Up and down, up and down while I’m maintaining the tension in my neck. I want you to do that for about ten reps. I’m going to go ahead and do that myself. Tuck my chin, flex, eyes up and down, and in most cases, what you should feel is as your eyes come down it increases the stretch in the back of your neck. That’s because your eyes and your muscles are connected. Once you’ve done that I want you to come back up and I want you to recheck the back of your neck.
If it is softer what I want you to do is I want you to retest your hamstring. I’m going to come in here, again, I’ll warm up for just maybe one or two reps and then I’m going to reach and for me I got a nice little improvement in my hamstring flexibility. That’s step one. Step two is rather than moving our eyes we’re going to actually do this; we’re going to tuck the chin, tilt the whole neck forward, take our eyes down, hold all that in position, and we’re going to do these small little nods.
As we’re doing this nodding motion you should feel this little pulsing sensation of stretch in the base of your skull. Do about ten repetitions of that and then we’ll recheck your hamstring one more time so I’m going to do the same thing. Tuck the chin, head down, eyes down, small little nods, and you can see that I’m tilting my head a little bit just to increase a little bit of mobilization on different sides. Retest, how does that feel compared to what happened with my eyes and then I’ll come back, warm up, and retest again.
In each case, some of you may find that moving your eyes gives you a better result, some of you may find that moving your head gives you a better result, and another third of you may get a better result from the combination of both. Why I believe this is so neat is it is a very elegant exploration of the fact that what we do in one part of the body often has large ramifications in the rest of the body.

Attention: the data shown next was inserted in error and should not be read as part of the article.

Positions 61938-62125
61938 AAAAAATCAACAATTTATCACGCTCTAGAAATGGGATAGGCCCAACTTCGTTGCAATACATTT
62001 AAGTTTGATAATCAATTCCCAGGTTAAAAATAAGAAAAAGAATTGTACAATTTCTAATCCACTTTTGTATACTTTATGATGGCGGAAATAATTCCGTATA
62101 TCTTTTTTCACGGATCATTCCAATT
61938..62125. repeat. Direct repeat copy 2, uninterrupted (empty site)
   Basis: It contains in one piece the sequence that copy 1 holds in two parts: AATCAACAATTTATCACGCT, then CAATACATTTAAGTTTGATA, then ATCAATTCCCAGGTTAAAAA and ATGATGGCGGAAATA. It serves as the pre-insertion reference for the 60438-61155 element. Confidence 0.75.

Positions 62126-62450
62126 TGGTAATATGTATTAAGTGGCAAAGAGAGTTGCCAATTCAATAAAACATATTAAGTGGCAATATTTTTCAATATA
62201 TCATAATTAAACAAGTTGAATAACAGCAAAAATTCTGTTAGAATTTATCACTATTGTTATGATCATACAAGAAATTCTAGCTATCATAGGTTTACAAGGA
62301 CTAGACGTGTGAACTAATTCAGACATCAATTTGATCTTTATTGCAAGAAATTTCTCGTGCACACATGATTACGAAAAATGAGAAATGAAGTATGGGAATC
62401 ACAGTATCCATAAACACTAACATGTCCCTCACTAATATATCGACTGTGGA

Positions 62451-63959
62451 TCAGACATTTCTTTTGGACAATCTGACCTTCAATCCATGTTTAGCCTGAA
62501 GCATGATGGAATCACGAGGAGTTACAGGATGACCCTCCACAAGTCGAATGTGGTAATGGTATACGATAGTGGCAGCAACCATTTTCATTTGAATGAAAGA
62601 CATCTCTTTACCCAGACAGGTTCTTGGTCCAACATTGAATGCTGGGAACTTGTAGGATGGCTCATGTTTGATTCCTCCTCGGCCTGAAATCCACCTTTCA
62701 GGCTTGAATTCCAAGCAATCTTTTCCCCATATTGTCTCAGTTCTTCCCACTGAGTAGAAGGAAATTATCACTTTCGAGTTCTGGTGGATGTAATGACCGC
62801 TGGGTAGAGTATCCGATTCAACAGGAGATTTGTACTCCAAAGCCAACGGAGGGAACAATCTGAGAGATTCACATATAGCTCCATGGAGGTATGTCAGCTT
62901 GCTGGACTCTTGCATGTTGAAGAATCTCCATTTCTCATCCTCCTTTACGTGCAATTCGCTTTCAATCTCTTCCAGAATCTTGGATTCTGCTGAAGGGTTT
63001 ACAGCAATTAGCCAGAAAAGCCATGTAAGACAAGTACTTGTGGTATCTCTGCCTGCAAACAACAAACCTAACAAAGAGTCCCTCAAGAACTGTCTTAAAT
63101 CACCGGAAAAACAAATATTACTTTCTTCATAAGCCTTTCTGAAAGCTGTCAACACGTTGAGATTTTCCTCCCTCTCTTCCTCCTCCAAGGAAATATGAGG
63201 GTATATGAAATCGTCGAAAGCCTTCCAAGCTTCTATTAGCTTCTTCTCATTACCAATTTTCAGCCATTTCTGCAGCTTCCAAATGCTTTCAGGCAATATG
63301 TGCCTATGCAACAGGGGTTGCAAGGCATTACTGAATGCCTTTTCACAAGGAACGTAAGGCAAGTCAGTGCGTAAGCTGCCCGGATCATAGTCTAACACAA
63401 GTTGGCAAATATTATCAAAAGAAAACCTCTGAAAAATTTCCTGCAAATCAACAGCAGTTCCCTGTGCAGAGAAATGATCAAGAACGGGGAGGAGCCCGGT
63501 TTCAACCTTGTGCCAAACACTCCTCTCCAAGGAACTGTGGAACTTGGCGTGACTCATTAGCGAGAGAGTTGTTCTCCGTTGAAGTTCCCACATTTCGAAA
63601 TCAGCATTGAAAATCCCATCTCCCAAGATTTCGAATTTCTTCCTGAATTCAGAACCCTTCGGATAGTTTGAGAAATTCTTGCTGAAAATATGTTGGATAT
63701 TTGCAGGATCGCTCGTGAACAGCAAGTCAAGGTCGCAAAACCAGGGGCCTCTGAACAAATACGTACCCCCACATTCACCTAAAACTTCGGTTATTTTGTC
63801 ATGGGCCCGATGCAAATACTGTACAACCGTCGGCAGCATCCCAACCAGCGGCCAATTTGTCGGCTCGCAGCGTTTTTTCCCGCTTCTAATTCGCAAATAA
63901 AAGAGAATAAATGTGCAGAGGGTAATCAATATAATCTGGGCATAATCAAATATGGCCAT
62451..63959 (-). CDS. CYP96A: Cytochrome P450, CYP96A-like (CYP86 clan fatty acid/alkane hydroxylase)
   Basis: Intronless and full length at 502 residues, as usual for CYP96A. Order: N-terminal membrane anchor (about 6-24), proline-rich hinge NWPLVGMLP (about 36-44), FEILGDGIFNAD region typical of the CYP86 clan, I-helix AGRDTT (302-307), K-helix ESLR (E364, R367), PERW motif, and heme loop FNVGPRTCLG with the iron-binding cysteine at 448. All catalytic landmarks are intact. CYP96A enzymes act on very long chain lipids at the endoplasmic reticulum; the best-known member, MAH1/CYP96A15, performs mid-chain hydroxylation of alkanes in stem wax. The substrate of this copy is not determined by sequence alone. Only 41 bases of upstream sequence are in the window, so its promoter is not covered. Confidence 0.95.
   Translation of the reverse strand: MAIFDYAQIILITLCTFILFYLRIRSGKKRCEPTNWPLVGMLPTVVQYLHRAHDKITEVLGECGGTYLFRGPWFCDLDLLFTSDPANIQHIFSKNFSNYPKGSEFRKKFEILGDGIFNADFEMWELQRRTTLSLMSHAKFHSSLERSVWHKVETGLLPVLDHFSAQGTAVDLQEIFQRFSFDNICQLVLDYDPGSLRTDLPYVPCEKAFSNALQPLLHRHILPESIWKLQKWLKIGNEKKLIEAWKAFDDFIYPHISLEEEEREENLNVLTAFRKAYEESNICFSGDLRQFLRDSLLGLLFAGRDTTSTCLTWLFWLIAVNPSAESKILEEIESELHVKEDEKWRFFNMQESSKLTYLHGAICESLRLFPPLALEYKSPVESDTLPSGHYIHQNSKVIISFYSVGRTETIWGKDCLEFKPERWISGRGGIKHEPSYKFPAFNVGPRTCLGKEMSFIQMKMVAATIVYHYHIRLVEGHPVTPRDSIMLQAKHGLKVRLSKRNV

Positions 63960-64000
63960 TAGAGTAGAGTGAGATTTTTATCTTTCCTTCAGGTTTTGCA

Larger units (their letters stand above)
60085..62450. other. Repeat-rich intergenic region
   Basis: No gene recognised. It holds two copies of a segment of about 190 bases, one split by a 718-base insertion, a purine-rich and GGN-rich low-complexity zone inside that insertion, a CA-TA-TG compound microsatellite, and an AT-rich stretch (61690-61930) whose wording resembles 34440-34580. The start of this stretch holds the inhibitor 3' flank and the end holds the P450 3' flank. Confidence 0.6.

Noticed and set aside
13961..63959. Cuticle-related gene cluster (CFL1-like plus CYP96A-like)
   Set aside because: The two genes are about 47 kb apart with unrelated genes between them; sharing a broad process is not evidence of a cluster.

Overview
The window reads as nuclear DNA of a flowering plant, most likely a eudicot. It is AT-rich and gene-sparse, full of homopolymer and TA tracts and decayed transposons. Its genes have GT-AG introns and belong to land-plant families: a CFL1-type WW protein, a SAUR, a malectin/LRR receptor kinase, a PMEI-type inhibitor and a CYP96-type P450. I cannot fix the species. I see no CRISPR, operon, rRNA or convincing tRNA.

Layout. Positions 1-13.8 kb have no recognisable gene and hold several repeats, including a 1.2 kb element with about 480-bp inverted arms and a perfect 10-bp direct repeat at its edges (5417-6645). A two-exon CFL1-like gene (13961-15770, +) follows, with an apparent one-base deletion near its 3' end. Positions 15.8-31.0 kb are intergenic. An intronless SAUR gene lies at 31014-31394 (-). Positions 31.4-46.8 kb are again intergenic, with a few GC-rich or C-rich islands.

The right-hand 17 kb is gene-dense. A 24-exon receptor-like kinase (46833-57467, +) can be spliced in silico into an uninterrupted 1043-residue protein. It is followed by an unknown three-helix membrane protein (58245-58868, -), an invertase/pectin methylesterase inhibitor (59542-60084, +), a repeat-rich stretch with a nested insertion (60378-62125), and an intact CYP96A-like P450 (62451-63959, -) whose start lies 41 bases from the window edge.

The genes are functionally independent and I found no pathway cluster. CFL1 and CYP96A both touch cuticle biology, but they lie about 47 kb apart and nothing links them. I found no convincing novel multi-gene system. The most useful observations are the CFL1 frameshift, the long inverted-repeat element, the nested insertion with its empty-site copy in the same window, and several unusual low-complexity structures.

If this didn’t change anything for you that doesn’t mean anything bad or good, it just means that for you this exercise is unimportant related to your hamstring flexibility but what I found is probably 80% of people I teach this to go, “Wow. That’s amazing. My hamstrings are better, I feel looser, and I got that results without having to do anything to my hamstrings themselves.”
All right guys, that’s it, if you got a good result from this upper neck mobilization improving your hamstring flexibility, my recommendation is do this exercise once or twice a day, and as soon as you’ve done the exercise and things are feeling a little looser, take a quick walk. Two minutes, three minutes, five minutes, that will help cement the change, make your whole body feel better.
If you have questions about this please let us know.
Hope you enjoyed this little exploration of how input from one part of the body can change output throughout the body.